Can you recall the shrunken version of a desktop site on your phone, where you have to pinch and zoom to see anything? It was likely not an optimal experience!
Because of this, back in 2015, Google rolled out a change to the search engine algorithms which now factor in a website’s mobile presence as a ranking signal. The date was aptly named Mobilegeddon. This reason alone can justify why responsive design is important!
Simply put, a website needs to be user-friendly on a smartphone.
If it is not, your brand may be losing out on leads and sales.
In fact, 40% of users have gone to a competitor’s website after a poor mobile experience.
What is a responsive website?
A responsive website changes the layout to offer an experience based on the device being used, especially ideal for mobile viewing.
A mobile responsive website includes design elements such as:
- Readable text without requiring zoom
- Adequate space for tap targets
- No horizontal scrolling
- Did you know the number of smartphone users internationally surpassed 2 billion in 2016?
Websites not optimized for all these smaller screens can experience a decline in their search engine rankings. This means that they are not getting found online.
It’s true that over 60% of searches online now come from a mobile device.
To ensure your website offers an experience tailored to handheld devices (without creating a separate app), consider why responsive design is important as a mobile solution.
Importance of Responsive Web Design
Let’s get into the details about the why and how.
First of all…what the heck is mobile responsive design and why should you care?
What is Responsive Web Design?
Responsive web design (RWD) creates a system for a single site to react to the size of a user’s device—with one URL and one content source. A responsive website has a fluid and flexible layout which adjusts according to screen size.
The importance of responsive web design is that it offers an optimized browsing experience.
Basically, your website will look great and work well on a desktop (or laptop), a tablet, and a mobile phone’s browser.
In the past, developers built more than one site in order to accommodate different screen sizes. With the number of device types out there on the market today, this seems completely inefficient…right?
Now you can understand why responsive web design is not a shiny trend anymore, but more of a shift in the thinking behind building websites. The term was actually coined in 2010 by web designer Ethan Marcotte.
“Responsive web design offers us a way forward, finally allowing us to design for the ebb and flow of things.” -Ethan Marcotte
Having a mobile responsive website is not just another option—it’s a requirement!
MAS responsive web design for mobile
Benefits of Mobile Responsive Design
The number one benefit of a responsive layout is the guarantee that any user on any device will have the best experience possible on your website. And, the most consistent.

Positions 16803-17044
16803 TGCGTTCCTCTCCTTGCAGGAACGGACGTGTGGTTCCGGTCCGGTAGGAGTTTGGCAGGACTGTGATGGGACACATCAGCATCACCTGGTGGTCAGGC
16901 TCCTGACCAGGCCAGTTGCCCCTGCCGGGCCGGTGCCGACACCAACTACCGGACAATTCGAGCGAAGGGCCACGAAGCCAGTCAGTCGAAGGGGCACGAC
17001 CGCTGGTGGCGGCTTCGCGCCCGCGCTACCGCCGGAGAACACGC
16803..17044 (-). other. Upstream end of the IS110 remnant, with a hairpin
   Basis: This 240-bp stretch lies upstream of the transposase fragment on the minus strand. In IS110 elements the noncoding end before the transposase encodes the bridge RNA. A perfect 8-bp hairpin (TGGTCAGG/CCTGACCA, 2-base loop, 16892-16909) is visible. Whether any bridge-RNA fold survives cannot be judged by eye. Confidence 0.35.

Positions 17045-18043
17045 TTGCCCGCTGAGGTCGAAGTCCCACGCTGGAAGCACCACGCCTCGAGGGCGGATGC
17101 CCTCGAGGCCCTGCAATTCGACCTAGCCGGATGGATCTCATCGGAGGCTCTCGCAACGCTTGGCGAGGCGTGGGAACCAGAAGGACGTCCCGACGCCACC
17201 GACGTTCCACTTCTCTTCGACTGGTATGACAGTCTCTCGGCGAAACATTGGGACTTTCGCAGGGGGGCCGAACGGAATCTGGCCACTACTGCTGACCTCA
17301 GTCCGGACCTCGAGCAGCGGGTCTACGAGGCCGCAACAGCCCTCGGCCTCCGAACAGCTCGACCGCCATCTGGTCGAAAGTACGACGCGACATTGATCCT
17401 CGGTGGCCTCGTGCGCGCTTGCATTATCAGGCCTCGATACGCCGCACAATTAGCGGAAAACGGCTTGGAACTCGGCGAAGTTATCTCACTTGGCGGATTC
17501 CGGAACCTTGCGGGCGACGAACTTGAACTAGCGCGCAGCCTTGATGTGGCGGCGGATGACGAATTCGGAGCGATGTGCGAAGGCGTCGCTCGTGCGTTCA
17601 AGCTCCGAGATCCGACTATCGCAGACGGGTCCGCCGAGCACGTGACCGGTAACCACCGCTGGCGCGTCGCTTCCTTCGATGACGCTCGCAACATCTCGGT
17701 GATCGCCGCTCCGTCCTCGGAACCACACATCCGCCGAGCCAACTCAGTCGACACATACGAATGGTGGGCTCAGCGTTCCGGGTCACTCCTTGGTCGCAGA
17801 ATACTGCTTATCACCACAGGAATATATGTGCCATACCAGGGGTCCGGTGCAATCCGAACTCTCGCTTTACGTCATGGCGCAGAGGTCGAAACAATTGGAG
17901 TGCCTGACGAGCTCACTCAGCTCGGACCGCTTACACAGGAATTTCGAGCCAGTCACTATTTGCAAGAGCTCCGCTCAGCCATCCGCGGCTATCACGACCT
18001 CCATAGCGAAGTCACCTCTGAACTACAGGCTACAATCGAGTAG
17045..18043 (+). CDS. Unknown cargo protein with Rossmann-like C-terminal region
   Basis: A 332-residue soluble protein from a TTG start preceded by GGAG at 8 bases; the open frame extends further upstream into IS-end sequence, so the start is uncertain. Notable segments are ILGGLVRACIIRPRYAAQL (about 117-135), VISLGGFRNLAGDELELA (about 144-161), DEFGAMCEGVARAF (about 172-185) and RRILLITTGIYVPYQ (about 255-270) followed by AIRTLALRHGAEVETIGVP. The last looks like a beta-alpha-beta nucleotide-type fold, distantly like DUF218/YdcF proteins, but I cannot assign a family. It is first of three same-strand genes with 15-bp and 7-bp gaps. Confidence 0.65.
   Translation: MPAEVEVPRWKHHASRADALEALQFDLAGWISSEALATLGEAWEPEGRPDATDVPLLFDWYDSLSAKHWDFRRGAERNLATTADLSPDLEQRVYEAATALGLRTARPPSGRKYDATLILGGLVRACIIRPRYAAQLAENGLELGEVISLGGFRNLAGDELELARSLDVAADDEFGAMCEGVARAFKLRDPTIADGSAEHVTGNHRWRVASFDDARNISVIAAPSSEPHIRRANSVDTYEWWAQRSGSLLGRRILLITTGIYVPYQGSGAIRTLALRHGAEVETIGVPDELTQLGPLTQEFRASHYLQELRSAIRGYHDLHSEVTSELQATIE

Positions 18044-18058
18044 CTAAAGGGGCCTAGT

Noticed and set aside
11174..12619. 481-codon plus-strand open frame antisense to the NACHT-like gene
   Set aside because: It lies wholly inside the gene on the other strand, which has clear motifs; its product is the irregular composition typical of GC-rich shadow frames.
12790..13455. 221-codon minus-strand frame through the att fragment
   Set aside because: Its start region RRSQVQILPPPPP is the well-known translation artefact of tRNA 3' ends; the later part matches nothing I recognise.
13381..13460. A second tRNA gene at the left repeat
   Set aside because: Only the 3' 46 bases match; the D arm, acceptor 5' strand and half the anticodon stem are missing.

Website responsiveness is also a great way to refine the content on your site, making sure that people using a mobile device are only seeing the most essential information.
With the Google algorithm update, a responsive web design increases visibility on search engines—because it is mobile-friendly. A site with an effective mobile experience will show up in search results above one without.
Why Responsive Design is Important for Business
- Increase reach to customers and clients on smaller devices (tablets & smartphones)
- A consistent experience that can increase lead generation, sales and conversions
- Analytics, tracking, and reporting can all be in one place
- Time and cost on-site content management is decreased
- Stay ahead of the competition (even 44% of Fortune 500 companies are not mobile-ready at this time!)
- Note, that there are two other methods by which to offer a mobile-friendly experience. The first is called Dynamic Serving, which uses the same URL but different HTML and CSS code.
- Pages recognize the device they are viewed on, and serve up the correct code.
The second method, is a separate mobile site altogether. When users visit on a mobile device, they are sent to a different mobile-specific URL.
As long as the correct steps are taken to optimize fully for mobile users, the most useful method really depends on any given situation. Figure out which works the best for your online presence, before diving into it.
Google accounts for over 5.7 billion searches conducted on the web daily.
The Google-recommended configuration for smartphone-optimized sites is responsive web design.
Google even offers a mobile responsive test, so that you can see how easily a visitor is able to use your page on a mobile device. You simply enter a page URL and receive a score.
Google Mobile Responsive Test | Why Responsive Web Design is Important and Google Approved
SEE ALSO: 5 Most Common Web Design Mistakes to Avoid Right Now
44% of Fortune 500 companies are not mobile-ready at this time!
How to Make a Responsive Design